• いつもが消えた日 (西條奈加) – 2nd book in a light-novel series. Book 1 was firmly in the “cosy neighbourhood mystery” genre, with mystery-solving being done by the middle-school protagonist and his used-to-be-a-geisha grandmother. Book 2 takes a slightly darker turn as it involves a murder and disappearance.
  • 幻想古書店で珈琲を 青薔薇の庭園へ (蒼月海里) – another “2nd book in a light novel sequence of mystery solving”; here the main character works in a coffee-and-bookshop run by a demon who’s been exiled from hell. I liked book 1 more than this one.
  • 風の海 迷宮の岸 (小野不由美) – 2nd or 3rd of a Chinese-flavoured fantasy series. The setting has 12 kingdoms, each ruled by a king who is chosen by a magical beast called a kirin. Without the king, or if the king starts making bad decisions, the kingdom falls into disorder, with bad harvests and civil unrest. This one follows a kirin who’s rather unsure of himself and whether he can even choose a king at all. I like these, though the setting is very odd and I don’t quite know what I think about it.
  • 本陣殺人事件 (横溝正史) – detective stories. Set in just-postwar Japan.
  • 狼と香辛料II (支倉凍砂) – another “2nd in a light novel series” book! I’ve already read most of the Spice&Wolf books, but I started with book 3 because that’s where the anime left off; I’m finally coming back to read books 1 and 2 that I skipped.
  • 東の海神 西の滄海 (小野不由美) – next of the 12 Kingdoms fantasy series. I got about 2/3rds through it by the end of the month.
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Made a note of a few of those mystery light novels. One day I’ll get to that level…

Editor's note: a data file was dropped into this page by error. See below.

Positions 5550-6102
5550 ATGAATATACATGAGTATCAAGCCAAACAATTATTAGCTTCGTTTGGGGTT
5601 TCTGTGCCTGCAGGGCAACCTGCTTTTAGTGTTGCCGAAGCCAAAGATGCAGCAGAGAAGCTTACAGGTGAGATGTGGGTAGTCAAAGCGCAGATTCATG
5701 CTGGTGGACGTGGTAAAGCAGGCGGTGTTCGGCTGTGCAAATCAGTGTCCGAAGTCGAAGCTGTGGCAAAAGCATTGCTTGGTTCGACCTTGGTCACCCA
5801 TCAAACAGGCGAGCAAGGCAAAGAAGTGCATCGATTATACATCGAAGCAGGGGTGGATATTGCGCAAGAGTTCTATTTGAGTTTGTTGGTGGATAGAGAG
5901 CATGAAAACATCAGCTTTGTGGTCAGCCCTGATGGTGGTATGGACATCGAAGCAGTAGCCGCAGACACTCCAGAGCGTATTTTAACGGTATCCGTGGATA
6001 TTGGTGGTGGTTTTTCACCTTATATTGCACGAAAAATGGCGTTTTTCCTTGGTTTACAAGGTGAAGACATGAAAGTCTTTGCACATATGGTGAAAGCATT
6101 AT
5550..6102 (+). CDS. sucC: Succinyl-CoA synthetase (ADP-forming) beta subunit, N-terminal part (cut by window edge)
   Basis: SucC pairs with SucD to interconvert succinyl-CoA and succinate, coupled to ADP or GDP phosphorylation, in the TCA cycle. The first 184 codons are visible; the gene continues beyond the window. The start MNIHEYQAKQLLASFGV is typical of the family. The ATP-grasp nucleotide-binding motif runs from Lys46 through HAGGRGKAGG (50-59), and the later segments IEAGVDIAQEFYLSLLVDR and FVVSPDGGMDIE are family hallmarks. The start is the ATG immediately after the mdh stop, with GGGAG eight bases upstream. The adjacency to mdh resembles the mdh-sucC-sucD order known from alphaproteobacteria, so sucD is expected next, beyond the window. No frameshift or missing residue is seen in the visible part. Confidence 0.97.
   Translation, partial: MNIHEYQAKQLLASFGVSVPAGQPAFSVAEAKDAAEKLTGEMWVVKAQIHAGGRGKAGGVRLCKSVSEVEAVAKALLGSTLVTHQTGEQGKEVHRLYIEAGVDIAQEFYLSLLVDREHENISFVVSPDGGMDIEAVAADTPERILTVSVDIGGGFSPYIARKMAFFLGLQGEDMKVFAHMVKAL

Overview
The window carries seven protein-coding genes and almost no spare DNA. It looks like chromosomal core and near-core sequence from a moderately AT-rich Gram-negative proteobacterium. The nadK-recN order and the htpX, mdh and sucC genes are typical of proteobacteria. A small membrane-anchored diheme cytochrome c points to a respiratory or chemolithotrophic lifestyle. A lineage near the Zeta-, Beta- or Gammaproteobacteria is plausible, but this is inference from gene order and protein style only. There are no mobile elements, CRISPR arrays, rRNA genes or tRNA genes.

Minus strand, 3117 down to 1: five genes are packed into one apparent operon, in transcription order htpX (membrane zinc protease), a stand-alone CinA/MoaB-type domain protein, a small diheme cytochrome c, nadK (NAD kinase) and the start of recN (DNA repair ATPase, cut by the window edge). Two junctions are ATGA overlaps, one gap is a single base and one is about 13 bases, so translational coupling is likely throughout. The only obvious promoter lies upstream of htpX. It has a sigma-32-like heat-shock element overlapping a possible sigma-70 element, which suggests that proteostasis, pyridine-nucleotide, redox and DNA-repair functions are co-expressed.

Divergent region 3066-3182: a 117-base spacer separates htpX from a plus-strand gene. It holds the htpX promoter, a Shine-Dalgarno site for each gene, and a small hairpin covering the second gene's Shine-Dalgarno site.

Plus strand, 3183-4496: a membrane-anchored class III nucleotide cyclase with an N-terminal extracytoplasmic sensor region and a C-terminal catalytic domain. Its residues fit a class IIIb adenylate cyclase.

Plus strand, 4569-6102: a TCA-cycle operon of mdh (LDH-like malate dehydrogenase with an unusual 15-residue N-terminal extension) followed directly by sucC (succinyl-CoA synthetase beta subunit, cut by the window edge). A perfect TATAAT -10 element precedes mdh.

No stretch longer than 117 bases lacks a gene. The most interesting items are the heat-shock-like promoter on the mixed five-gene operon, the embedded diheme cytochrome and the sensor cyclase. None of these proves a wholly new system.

A great Tadoku round for me, finally completing multiple books :scream:

  • 小説ミラーさん2 – Probably the last graded reader I’ll ever read.
  • きまぐれロボット(星新一) Finished the last half, lots of amusing and very short stories. I picked up 盗賊会社 to read later.
  • 科学探偵vs学校の七不思議 – Short mystery stories, set at school.
  • ラストサバイバル 最後まで歩けるのはだれだ!? – Children’s ‘thriller’ with a really long title :laughing: Similar to The Long Walk.

I also got a third of the way through two more books, which I’ll finish this month:

  • ふしぎ駄菓子屋銭天堂2 – Fantasy short stories with twists. This series is very popular on amazon, bookmaker, and in every bookstore I’ve been in recently. Supposedly has an NHK Anime coming soon… Reading the second because the first has furigana above every kanji. This one only does so once every few pages, so it’s better practice!
  • 少年探偵響 - Another children’s detective series. Aoi Tori so embrace the furigana.